NTSB: 2019 Crash Caused By Aircraft Fuel Error | Aero-News Network
Aero-News Network
RSS icon RSS feed
podcast icon MP3 podcast
Subscribe Aero-News e-mail Newsletter Subscribe

Airborne Unlimited -- Most Recent Daily Episodes

Episode Date

Airborne-Monday

Airborne-Tuesday

Airborne-Wednesday Airborne-Thursday

Airborne-Friday

Airborne On YouTube

Airborne Unlimited-10.25.21

Airborne-Unlimited-10.19.21

Airborne-Unlimited-10.20.21

Airborne-Unlimited-10.21.21

Airborne Unlimited-10.22.21

ANN LIVE Coverage of AEA 2021 Is Archived at www.airborne-live.net

Tue, Aug 31, 2021

NTSB: 2019 Crash Caused By Aircraft Fuel Error

Crash That Killed Tampa Doctor Caused By Wrong Fuel

The NTSB has released a report detailing the October 2019 crash that killed pilot Daniel Greenwald, 59, of Tampa Florida. The report reveals that the plane crash was due to dual engine failure after the aircraft was filled with Jet A fuel instead of Avgas.

After the engines failed, Greenwald’s “exceedance of the airplane’s critical angle of attack” resulted in an aerodynamic stall and loss of control of the plane shortly after taking off. Inadequate supervision of fuel servicing was a contributing factor to the crash, according to the report.

Greenwald was the only occupant of the plane.

Greenwald left Tampa’s Peter O. Knight airport around 6:45 am on October 5, 2019, and arrived at Kokomo Municipal at 10:27 am, with his plan to train another pilot in the Piper Aerostar 602P. An airport worker told investigators that during Greenwald’s approach to the airport in the Aerostar, the worker asked Greenwald if he wanted jet fuel in the plane and Greenwald replied yes.

The employee involved stated the Aerostar looked like a jet plane, but it is actually a propeller plane with twin engines that need to run with standard low lead aviation gasoline.

A lawsuit was concluded for $700,000 to Greenwald’s estate with the city of Kokomo earlier in 2021, which represents the maximum amount allowed under Indiana’s tort claim laws.

Greenwald was a doctor in Tampa who was loved by his patients. He volunteered overseas providing free medical care for those who could not otherwise afford it.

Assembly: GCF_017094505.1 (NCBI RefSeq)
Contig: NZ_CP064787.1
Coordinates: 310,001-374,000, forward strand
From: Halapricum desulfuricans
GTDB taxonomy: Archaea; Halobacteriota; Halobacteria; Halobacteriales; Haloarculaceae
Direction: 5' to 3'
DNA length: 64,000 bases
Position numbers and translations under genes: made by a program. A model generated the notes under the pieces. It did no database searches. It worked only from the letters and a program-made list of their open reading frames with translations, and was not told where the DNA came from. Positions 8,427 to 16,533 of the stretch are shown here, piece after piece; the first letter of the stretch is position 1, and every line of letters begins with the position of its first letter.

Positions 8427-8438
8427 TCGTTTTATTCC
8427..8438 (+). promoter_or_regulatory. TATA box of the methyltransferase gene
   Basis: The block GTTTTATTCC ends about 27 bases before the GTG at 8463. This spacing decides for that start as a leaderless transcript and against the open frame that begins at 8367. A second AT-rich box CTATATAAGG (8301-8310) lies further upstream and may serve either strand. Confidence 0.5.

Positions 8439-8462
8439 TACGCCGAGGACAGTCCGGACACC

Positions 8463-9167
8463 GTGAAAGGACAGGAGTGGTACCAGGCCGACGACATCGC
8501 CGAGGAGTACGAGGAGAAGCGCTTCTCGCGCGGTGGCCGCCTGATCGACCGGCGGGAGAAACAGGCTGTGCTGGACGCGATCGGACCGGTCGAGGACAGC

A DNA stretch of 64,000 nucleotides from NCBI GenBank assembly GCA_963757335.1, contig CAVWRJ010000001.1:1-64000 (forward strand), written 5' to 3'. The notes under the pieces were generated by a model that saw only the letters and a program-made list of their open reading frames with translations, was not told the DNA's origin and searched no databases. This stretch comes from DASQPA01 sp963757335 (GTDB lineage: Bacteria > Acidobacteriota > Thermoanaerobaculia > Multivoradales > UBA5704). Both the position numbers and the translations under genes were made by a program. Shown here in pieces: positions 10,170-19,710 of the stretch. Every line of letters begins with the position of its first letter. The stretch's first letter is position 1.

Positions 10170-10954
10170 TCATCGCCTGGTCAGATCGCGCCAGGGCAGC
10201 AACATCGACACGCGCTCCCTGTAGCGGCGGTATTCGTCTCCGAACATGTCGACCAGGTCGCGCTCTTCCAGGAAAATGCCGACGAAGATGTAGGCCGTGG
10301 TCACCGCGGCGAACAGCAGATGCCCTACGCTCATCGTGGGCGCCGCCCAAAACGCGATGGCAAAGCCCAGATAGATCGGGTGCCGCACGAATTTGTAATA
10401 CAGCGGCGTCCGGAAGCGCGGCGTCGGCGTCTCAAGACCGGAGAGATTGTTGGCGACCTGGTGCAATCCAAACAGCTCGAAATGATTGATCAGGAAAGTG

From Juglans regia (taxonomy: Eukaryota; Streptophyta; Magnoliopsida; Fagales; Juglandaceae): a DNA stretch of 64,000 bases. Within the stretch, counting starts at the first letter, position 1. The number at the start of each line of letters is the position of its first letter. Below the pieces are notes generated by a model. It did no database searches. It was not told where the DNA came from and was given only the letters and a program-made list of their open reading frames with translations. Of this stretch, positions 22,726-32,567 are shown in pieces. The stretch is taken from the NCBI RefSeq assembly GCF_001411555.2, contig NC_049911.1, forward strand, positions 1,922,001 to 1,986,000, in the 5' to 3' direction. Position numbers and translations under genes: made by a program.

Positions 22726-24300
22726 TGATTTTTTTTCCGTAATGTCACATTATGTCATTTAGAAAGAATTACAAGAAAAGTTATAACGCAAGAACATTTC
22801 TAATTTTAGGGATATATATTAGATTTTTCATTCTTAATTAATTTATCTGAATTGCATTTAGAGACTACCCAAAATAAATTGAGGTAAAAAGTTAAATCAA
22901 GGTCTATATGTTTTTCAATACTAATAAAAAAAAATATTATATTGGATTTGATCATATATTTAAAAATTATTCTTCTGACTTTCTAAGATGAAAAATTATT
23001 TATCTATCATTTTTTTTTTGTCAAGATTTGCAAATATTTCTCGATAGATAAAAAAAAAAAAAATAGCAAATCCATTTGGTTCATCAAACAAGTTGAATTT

FMI: www.ntsb.gov

Advertisement

More News

ANN's Daily Aero-Term (10.22.21): Remote Communications Outlet (RCO)

Remote Communications Outlet (RCO) An unmanned communications facility remotely controlled by air traffic personnel. RCOs serve FSSs. Remote Transmitter/Receivers (RTR) serve termi>[...]

ANN's Daily Aero-Linx (10.22.21)

Aero Linx: The Fédération Aéronautique Internationale, FAI The Fédération Aéronautique Internationale, FAI - The World Air Sports Federati>[...]

Aero-News: Quote of the Day (10.22.21)

“For Amedeo, sustainable aviation is more than aspirational and we are committed and focused on partnerships in sustainable aviation that will define the next three decades i>[...]

Airborne 10.20.21: Mooney 4 Sale, Ruddervator Bounty, United Backs Off

Also: Private Airport Under Fire, Soyuz Returns, Volocopter’s VoloDrone, Nat’l Av Hall of Fame An interesting rumor has made its way through the inboxes of aviation ent>[...]

ANN's Daily Aero-Term (10.23.21): Runway Heading

Runway Heading The magnetic direction that corresponds with the runway centerline extended, not the painted runway number. When cleared to “fly or maintain runway heading,&rd>[...]

blog comments powered by Disqus



Advertisement

Advertisement

Podcasts

Advertisement

© 2007 - 2021 Web Development & Design by Pauli Systems, LC